There will be a follow-up post on this seminar after next week when students have had a chance to participate in the process. In addition, I believe that Carrie Eneix will also be using these resources with her freshmen in the coming months. I would be happy to work with any other freshman teacher who has interest in pairing Socratic Seminar and non-fiction text sources with Romeo and Juliet.
Here are some additional resources mentioned in the post:
This week I am in the process of hosting one-on-one meetings with teachers to look at individual STAR (part of the Renaissance Reading program) data. As part of the process, we examined current progress toward meeting SGP (Student Growth Percentile, or how students grew in comparison to their same peer group nationally), compared individual student achievement to student growth, and discussed potential strategies for using the available STAR data- including the use of differentiated activities for the four levels of student achievement identified by STAR (At or Above Benchmark, At Risk, In Need of Intervention, Urgent Need for Intervention).
I created a document entitled, “Increasing SGP Using STAR: Motivation, Differentiation, and Remediation.”
Here is the information from that document.
(These suggestions are based upon teacher posts on the PLSD managed site dedicated to STAR testing and motivating students with STAR)
- Sharing Information with Students
- Share progress with students via the “Annual Progress Report”
- AND/OR share students current placement via the “Diagnostic Report” and select “Show Skill Area” scores so that students have areas of improvement on which to focus
- Have students keep this information in a folder and reflect upon their progress via a “reflection sheet” after each STAR test where they can set individual goals and have them share their goals with you (conference or turning in the reflection sheet)
- Share (general) class progress with all students. For example, the median growth and percentage of students who met SGP can be shared in order to set class goals
- Teachers can also show the “Growth Proficiency Chart” as long as they don’t hover over bubbles so that names can be seen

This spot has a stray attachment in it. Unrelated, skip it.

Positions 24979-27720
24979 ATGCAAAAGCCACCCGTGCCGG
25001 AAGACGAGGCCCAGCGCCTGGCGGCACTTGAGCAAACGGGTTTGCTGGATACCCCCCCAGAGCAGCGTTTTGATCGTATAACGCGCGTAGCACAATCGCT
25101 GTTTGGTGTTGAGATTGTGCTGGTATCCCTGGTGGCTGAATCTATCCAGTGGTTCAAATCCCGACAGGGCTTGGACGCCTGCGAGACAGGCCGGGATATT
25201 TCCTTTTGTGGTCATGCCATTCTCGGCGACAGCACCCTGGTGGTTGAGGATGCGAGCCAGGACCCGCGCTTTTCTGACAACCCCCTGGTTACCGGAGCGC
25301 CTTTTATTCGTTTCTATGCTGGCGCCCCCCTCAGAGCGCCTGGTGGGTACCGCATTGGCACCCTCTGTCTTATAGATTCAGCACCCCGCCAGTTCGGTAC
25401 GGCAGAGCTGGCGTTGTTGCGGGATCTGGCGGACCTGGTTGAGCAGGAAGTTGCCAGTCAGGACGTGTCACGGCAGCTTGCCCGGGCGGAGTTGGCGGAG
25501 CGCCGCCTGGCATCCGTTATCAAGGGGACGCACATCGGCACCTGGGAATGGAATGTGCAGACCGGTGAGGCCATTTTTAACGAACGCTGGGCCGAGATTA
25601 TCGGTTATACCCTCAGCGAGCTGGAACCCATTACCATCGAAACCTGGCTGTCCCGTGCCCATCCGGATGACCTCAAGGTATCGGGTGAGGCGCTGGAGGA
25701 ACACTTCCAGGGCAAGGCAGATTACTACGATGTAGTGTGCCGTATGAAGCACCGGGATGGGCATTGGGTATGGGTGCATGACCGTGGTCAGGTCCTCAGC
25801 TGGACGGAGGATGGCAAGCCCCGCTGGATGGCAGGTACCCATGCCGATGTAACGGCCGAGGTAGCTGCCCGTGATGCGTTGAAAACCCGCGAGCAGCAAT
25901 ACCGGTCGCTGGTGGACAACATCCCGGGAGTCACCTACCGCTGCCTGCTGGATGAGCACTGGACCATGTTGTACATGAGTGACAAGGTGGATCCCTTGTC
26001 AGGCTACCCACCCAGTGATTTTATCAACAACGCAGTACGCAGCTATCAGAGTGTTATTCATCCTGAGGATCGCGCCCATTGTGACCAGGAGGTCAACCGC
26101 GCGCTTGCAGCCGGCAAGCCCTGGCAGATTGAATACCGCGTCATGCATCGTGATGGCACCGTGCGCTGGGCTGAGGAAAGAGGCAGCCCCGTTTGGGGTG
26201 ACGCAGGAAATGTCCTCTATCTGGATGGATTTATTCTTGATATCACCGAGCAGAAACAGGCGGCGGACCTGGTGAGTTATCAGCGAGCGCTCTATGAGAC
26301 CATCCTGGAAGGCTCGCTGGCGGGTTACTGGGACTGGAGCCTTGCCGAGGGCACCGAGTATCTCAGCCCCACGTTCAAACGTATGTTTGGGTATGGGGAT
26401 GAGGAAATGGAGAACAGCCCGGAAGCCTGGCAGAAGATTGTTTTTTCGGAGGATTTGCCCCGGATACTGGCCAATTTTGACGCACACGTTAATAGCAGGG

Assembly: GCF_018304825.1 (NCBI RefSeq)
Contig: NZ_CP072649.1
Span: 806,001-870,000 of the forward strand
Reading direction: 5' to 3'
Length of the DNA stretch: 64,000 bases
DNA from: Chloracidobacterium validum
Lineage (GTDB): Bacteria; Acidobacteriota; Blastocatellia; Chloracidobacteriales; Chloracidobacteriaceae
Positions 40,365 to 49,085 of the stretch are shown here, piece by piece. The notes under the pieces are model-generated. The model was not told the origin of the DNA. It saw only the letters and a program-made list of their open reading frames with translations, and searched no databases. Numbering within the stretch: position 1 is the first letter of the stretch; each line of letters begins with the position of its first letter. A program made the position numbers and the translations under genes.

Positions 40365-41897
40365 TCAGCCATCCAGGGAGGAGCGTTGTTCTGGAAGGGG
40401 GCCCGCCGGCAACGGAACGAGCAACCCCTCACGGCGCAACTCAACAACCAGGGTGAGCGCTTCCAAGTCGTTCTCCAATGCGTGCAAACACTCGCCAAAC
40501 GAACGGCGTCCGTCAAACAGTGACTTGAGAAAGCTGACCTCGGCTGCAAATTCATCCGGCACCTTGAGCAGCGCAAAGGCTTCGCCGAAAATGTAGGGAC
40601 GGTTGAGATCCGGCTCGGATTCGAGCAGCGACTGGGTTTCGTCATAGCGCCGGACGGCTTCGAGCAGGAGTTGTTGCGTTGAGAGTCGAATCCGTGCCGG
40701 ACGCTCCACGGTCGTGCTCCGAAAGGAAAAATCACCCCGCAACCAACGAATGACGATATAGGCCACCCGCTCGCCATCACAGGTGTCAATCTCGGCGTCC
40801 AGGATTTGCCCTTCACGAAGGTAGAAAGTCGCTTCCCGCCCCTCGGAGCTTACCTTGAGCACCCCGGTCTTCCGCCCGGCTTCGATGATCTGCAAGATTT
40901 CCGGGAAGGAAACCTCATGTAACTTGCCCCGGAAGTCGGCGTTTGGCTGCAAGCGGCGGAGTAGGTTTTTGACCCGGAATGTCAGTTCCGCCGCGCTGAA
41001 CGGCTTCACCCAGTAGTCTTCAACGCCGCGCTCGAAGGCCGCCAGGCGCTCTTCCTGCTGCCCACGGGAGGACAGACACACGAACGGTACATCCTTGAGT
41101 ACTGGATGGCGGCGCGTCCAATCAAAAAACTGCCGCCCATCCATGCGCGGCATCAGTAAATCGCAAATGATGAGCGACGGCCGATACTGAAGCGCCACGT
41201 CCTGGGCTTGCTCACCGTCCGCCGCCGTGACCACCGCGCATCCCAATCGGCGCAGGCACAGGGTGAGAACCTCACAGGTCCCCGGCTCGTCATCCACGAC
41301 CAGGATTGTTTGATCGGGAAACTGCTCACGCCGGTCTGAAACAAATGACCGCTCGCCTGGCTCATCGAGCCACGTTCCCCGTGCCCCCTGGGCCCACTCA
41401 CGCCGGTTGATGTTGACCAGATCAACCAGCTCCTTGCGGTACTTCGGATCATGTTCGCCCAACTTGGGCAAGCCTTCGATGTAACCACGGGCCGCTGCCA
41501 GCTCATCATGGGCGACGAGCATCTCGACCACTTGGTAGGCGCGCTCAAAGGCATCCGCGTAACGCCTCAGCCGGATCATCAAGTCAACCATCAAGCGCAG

- Setting Goals and Providing Rewards
- Set class goals and class prizes for raising median SGP and percentage of students who met SGP by a pre-set amount determined by the teacher (or with the class); Some teachers suggested an improvement goal of 30-40 points
- As an additional incentive, extra credit (or other extrinsic rewards) could be provided for increases in student’s STAR scores
Students are tiered into four groups in STAR: at or above grade level (green), at risk (blue), in need of intervention (yellow), and urgent need for intervention (red). These categories can be seen in the “Instructional Planning” (by student or class) reports. From there, you can run an instructional planning report that will show skills for each group, identifying “essential” skills. One note, make sure the date selected for the report within 30 days of the STAR test or student data will not show up.
- Teachers can use this information to cater activities and questions for those groups when developing in-class reading activities or even separate homework assignments
- Teachers can also use the instructional planning information to create tiered reading groups based upon ATOS levels. (There is a post about doing this on the blog, but I can help. It is time consuming if you try to do it alone.)
- Use the “Record Book” to find questions and activities focused on individual standards. In “Record Book” you can select individual students by clicking on his or her name and then select “View Suggested Skills.” Doing this will take you to the actual standards, highlighting needed areas. Then, you can select the area you want and see “skill probes” (questions) and “activities” that could be used with that student, or any student, at that same level
- Teachers may require students who did not meet SGP to meet independently or during a remediation group time in or outside of class in order to review diagnostic information and/or work on additional practice to strengthen skills in needed areas